"Our aviation lawyers, Stewarts Law, will now be able to continue with our civil claim as we seek justice for the loss of Orlando in such tragic circumstances."

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de Havilland DH.82A Tiger Moth,  G-AOIL


The pilot and a passenger were on a local pleasure flight. The aircraft was seen by observers on the ground to pull up into a loop and during the manoeuvre it entered a spin from which it did not recover. The pilot was not formally trained in aerobatics and had limited experience of spin recovery. The manoeuvre started at 1,500 feet agl and there was insufficient height for the pilot to recover from the subsequent spin. The passenger was seriously injured and died later the same day in hospital. The pilot, who was also seriously injured, survived.

Air Accidents Investigation Branch:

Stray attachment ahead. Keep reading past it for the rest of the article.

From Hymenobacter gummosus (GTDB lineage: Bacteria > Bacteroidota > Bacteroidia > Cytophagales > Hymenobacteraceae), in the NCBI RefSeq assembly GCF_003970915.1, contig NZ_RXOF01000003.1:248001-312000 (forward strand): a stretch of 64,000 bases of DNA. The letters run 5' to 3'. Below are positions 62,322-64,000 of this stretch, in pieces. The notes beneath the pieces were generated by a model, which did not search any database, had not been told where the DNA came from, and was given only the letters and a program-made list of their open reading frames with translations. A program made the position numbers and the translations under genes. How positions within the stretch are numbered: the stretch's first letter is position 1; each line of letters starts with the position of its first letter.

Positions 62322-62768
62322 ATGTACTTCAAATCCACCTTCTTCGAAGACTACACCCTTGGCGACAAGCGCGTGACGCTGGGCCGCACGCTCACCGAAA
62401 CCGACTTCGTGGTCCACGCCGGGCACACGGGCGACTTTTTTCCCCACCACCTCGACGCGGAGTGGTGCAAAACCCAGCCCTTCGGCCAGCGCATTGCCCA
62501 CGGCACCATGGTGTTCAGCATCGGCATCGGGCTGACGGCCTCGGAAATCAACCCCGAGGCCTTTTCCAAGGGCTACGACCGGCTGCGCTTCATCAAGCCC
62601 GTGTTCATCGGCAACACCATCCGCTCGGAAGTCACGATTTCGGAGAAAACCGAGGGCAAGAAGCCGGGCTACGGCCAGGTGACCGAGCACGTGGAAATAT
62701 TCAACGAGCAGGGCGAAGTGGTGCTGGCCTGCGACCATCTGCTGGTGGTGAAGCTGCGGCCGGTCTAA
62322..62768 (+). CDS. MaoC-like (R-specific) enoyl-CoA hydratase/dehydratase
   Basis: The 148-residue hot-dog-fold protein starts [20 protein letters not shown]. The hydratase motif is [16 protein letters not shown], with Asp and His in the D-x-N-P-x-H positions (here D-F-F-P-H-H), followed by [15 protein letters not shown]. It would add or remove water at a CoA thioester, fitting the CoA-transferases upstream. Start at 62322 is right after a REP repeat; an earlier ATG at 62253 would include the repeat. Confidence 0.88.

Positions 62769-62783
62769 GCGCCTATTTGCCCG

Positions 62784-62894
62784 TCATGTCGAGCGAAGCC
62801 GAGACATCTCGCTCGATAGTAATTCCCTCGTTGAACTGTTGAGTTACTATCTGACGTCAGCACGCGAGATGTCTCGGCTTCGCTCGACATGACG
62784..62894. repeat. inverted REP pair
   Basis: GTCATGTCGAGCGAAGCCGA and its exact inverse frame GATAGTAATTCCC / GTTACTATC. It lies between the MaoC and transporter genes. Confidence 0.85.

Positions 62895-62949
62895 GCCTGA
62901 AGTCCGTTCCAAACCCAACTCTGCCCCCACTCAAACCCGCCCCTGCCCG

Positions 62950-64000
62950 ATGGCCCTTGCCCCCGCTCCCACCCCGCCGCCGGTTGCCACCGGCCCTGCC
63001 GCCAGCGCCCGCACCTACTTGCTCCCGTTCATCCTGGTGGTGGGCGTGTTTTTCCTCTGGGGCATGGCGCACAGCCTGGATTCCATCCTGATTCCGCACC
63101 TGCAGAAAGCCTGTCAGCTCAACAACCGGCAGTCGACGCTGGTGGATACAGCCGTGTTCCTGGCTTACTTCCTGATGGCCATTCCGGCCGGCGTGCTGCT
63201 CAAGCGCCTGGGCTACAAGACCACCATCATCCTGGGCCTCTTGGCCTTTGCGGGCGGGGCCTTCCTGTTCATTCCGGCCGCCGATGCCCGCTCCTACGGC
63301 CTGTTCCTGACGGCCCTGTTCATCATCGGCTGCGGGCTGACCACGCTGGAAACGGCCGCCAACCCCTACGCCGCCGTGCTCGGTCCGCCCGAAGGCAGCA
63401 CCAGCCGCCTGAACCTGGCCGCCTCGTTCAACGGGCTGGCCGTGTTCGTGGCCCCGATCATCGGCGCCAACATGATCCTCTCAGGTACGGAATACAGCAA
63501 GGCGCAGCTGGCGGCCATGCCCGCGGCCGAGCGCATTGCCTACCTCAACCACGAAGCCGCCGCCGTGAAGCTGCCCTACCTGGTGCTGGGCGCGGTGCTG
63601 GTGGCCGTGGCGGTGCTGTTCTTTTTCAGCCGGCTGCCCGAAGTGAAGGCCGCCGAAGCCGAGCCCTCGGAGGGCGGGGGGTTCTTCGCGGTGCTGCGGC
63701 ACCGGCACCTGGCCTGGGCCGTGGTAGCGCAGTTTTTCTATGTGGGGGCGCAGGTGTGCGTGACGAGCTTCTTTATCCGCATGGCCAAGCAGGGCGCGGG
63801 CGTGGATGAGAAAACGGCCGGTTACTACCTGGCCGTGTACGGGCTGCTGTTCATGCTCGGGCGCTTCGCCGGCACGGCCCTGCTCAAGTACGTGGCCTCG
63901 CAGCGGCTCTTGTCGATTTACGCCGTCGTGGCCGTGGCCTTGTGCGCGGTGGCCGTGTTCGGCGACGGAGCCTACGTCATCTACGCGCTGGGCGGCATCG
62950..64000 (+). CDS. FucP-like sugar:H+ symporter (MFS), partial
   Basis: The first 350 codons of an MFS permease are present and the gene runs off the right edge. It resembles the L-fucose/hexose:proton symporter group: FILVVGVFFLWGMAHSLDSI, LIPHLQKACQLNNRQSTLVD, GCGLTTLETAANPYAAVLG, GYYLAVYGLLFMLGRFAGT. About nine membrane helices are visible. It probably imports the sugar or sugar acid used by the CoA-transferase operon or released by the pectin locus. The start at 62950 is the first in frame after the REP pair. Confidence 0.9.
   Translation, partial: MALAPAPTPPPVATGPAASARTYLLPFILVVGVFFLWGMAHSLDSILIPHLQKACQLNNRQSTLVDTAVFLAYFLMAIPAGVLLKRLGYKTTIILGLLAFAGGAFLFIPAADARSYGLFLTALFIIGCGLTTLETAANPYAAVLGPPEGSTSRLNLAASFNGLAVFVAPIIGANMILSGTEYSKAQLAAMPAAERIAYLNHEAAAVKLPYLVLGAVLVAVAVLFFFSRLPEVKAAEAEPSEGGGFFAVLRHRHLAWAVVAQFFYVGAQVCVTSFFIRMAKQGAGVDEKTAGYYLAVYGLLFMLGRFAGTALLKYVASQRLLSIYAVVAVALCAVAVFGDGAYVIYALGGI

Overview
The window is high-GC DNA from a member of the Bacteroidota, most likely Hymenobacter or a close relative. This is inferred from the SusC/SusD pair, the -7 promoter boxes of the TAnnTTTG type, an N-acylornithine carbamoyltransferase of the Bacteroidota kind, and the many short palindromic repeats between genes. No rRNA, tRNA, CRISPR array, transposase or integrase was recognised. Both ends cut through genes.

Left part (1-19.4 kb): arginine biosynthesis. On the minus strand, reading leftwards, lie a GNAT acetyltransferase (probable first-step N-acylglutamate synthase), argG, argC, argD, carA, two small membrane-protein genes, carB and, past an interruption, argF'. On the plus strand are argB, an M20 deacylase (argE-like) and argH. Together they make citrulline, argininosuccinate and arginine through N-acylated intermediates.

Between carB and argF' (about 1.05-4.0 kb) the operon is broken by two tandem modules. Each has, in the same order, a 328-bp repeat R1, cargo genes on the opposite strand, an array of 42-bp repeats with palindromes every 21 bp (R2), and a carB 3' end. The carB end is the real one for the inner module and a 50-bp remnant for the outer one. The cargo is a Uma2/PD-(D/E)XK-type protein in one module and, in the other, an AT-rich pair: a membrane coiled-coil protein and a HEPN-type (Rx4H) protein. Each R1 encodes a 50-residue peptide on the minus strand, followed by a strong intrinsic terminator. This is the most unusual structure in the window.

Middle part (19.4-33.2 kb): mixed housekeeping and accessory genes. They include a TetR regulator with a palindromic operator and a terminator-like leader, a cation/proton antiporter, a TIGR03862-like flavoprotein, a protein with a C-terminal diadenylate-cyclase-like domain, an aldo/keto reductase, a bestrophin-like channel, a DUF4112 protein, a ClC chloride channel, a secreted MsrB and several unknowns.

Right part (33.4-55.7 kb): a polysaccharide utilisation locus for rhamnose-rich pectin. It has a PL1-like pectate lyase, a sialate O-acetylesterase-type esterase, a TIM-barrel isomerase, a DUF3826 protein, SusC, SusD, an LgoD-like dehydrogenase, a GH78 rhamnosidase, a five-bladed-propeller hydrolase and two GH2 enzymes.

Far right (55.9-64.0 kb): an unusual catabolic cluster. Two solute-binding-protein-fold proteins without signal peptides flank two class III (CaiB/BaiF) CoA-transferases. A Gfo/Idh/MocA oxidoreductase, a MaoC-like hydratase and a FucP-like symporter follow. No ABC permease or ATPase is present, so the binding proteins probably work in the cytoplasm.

Civil Aviation Authority - Registration History:

SoaringNV: Discover new perspective by soaring above Sierra

It’s the transition that makes the difference.

One moment, your glider is being pulled aloft from Minden-Tahoe Airport, the sound of the tow plane’s engines traveling back and mixing with the slight rumble from the small amount of turbulence.

Then the glider’s pilot detaches the tow rope. You’re soaring above the world as the air rushes past the craft’s canopy, with only a little bumping from interacting layers of the clear air you sail through, and the Douglas County landscape flowing away to the surrounding mountains.

Throughout the year, many people experience this introduction to the wonders of gliding, thanks to SoaringNV, a glider tour and training firm that operates out of the general-aviation facility about 45 minutes south of Reno.

“You know how sometimes in the winter you wake up and it’s a crisp day? That’s actually very cold, dense air that makes for a very smooth ride,” said Laurie Harden, SoaringNV’s owner (though her business card identifies her simply as “Glider Girl”).